The Battle of Chancellorsville Begins

Chapter 10 (April 27, 1863 – May 2, 1863)

The army numbered 119,661 men on April 21, 1863. Each man was to carry eight days’ rations, 40 to 60 rounds of ammunition and all his house-goods weighing at least 75 or 80 pounds.

On the 27th the bugles sounded, we broke camp, and the army was on the move towards Chancellorsville, traveling this day 12 miles. We crossed Potomac Creek and encamped.

April 28th. Broke camp, traveled 13 miles, passed Harwood Church and encamped in the vicinity of the church. Here we met Captain Ryan’s company of the 131st, P. V. I. Lieut. M. L. Wagenseller, W. H. Gemberling, J, J. Houseworth and a number of others, whose names we cannot recall, belonged to this command.

During the winter of 1862 and 1863 some cavalry was encamped near this church, and someone with charcoal had drawn a cavalry charge on the wall, back of the pulpit. This picture, of course, showed the Johnnies routed, and the Yankees in full pursuit.

April 29th. Broke camp, crossed the Rappahannock River, at Kelley’s Ford on a canvas pontoon bridge. This was 27 miles above Fredericksburg. We also crossed Cedar Creek, and the Rapidan River at Germania Ford, and having traveled 18 miles encamped just beyond the river. Here a bridge was in course of construction. General Lee preparing for a northern invasion.

A spy of General Geary’s, disguised as an old planter, was sent ahead of the army, rode to the bridge and engaged these workmen in a conversation about the invasion, hoping that the Confederates would be successful, and the Yankees badly beaten. During the conversation he looked around and said to these men “See, there the Yankees are coming. Let us flee out this way.” They all took his advice and were captured. This was all planned before he started away from headquarters. The prisoners were then taken back to where General Geary was and he seeing them said, “What is that old man doing in there?” and ordered him out. He was taken to the rear, his disguise removed, and he came up on another horse and conversed with the old Confederates with whom he had been captured. Those of us who knew this spy could scarce believe that he was the same person. Eighty Johnnie rebs were in this bridge gang and all were made prisoners.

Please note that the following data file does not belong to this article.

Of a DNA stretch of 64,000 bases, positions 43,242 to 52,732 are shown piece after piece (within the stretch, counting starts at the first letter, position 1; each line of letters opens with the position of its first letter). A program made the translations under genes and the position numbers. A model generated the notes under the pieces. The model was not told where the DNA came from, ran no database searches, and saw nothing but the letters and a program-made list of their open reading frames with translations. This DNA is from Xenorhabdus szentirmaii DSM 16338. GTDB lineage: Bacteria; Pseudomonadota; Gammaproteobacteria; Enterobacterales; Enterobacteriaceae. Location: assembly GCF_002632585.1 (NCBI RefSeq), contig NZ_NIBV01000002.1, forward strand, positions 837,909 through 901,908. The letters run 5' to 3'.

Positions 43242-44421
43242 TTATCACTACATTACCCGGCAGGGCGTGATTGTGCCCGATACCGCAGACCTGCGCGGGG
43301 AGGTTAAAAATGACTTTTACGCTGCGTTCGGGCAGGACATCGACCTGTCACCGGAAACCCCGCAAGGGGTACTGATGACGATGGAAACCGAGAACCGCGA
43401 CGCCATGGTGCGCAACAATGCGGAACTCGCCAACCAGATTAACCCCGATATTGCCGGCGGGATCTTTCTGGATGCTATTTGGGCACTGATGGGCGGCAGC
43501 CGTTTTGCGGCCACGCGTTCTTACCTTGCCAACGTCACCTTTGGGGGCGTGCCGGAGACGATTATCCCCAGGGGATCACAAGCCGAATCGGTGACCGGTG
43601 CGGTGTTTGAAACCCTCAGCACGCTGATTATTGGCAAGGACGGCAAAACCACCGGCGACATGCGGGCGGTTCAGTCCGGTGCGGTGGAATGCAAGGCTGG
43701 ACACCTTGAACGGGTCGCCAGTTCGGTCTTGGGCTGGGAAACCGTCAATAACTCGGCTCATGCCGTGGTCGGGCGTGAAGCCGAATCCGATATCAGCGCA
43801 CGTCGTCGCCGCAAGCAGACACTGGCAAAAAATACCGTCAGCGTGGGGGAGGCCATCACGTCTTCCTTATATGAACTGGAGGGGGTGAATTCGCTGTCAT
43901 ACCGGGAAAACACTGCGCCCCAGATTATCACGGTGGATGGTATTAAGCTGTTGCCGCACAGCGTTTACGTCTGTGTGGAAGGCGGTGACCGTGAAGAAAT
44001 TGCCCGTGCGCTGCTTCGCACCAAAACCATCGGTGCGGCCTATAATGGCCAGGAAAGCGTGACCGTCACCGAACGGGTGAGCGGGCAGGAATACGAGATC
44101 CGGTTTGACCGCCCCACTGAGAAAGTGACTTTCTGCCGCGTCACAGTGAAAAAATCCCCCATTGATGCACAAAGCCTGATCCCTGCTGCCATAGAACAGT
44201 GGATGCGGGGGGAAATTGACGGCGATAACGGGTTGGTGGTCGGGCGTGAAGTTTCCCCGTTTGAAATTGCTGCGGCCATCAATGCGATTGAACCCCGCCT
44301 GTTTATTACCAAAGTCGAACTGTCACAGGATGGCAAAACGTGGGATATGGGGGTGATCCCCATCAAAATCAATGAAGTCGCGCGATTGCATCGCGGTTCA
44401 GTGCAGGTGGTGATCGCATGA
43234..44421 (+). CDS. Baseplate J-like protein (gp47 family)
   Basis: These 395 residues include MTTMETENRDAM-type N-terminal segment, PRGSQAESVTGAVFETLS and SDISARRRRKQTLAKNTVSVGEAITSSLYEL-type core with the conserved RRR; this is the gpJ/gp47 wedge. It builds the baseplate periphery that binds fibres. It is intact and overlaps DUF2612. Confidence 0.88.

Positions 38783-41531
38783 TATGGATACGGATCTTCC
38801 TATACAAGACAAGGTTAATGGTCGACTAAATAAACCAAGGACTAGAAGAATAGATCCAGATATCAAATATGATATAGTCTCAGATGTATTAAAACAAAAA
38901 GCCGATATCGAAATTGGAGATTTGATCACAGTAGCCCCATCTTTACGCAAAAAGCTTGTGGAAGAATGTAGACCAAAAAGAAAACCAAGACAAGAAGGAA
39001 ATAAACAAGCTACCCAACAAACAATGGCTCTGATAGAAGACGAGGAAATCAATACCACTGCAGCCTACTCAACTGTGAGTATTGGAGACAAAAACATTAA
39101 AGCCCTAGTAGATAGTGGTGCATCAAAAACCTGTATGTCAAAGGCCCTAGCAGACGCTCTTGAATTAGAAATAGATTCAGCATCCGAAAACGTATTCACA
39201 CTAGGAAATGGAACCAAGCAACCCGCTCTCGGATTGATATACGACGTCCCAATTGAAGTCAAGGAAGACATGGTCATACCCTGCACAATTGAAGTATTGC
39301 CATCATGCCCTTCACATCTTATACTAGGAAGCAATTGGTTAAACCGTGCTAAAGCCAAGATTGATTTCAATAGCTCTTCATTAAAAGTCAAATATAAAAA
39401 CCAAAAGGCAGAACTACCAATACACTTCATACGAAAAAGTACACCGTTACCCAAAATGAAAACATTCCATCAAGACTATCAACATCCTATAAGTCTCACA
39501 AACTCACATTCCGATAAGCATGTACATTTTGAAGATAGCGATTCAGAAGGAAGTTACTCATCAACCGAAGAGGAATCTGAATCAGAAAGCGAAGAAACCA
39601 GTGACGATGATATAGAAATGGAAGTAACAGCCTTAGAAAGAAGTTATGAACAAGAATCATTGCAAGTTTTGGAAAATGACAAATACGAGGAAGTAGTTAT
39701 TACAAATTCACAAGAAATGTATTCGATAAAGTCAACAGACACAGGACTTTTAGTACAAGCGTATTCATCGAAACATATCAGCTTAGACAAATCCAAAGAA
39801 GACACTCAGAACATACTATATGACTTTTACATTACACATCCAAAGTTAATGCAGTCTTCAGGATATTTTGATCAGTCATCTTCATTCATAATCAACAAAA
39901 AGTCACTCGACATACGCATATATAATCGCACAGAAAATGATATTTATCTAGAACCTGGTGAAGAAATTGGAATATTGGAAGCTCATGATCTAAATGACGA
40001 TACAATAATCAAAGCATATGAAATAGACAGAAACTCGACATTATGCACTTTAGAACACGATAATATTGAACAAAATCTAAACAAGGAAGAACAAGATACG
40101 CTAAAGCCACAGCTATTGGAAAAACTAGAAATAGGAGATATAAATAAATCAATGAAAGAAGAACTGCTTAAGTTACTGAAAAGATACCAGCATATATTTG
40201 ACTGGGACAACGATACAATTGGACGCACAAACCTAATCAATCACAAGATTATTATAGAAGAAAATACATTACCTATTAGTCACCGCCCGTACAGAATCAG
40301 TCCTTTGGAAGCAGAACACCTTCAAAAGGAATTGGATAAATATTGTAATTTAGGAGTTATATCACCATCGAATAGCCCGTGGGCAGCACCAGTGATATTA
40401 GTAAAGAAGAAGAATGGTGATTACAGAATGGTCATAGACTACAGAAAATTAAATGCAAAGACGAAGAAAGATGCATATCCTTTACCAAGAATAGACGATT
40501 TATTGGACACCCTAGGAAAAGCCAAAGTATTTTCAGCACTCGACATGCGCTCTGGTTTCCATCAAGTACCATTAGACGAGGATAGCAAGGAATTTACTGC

April 30th. We are again on the move, traveling on the old plank road leading to Chancellorsville and Fredericksburg. We skirmished along this road until we reached what was to be one of the greatest battle fields of the war. As we were advancing the skirmish line the Confederates opened on us with artillery. This was our initiation and introduction to rebel shell. The skirmishers captured about 200 rebels, with a loss of only one man. Traveled 10 miles and encamped in sight of the Chancellor house.

May 1st. Our line was advanced about two miles on the plank road in the direction of Fredericksburg. We halted in an open field where some one was burning charcoal. Here the boys divested themselves of all their surplus clothing and everything that would lighten their load. In the distance artillery and musketry could be distinctly heard. A few shells were thrown around us, and later in the day we were withdrawn to our former position near Chancellor house. Here we remained all night.

Saturday, May 2. We constructed breast works as best we could with the few implements we had. We lay behind these works until 7 o’clock in the evening, when down the plank road a charge was made upon us and after some very hard fighting the Confederates were compelled to withdraw.

Sergeant Simpson, of Company A, was killed, and Sergeant George W. Townsend, of Company G, was the first man wounded in our company. After this charge the skirmishers were again sent out.

Samuel F. May, of Company G, had been detailed, and after being out on the skirmish line a little while he sent word in that it was impossible for him to keep awake, and he asked to be relieved. He was relieved, and the writer, knowing full well the dangers to be confronted, very unwillingly took May’s place, to which he had been detailed. May who had been a member of the old 28th Regiment, and transferred to the 147th, was always twitting Company G as conscripts and cowards, and now, when he smelled the smoke of battle in the air, he was the first to show the white feather.

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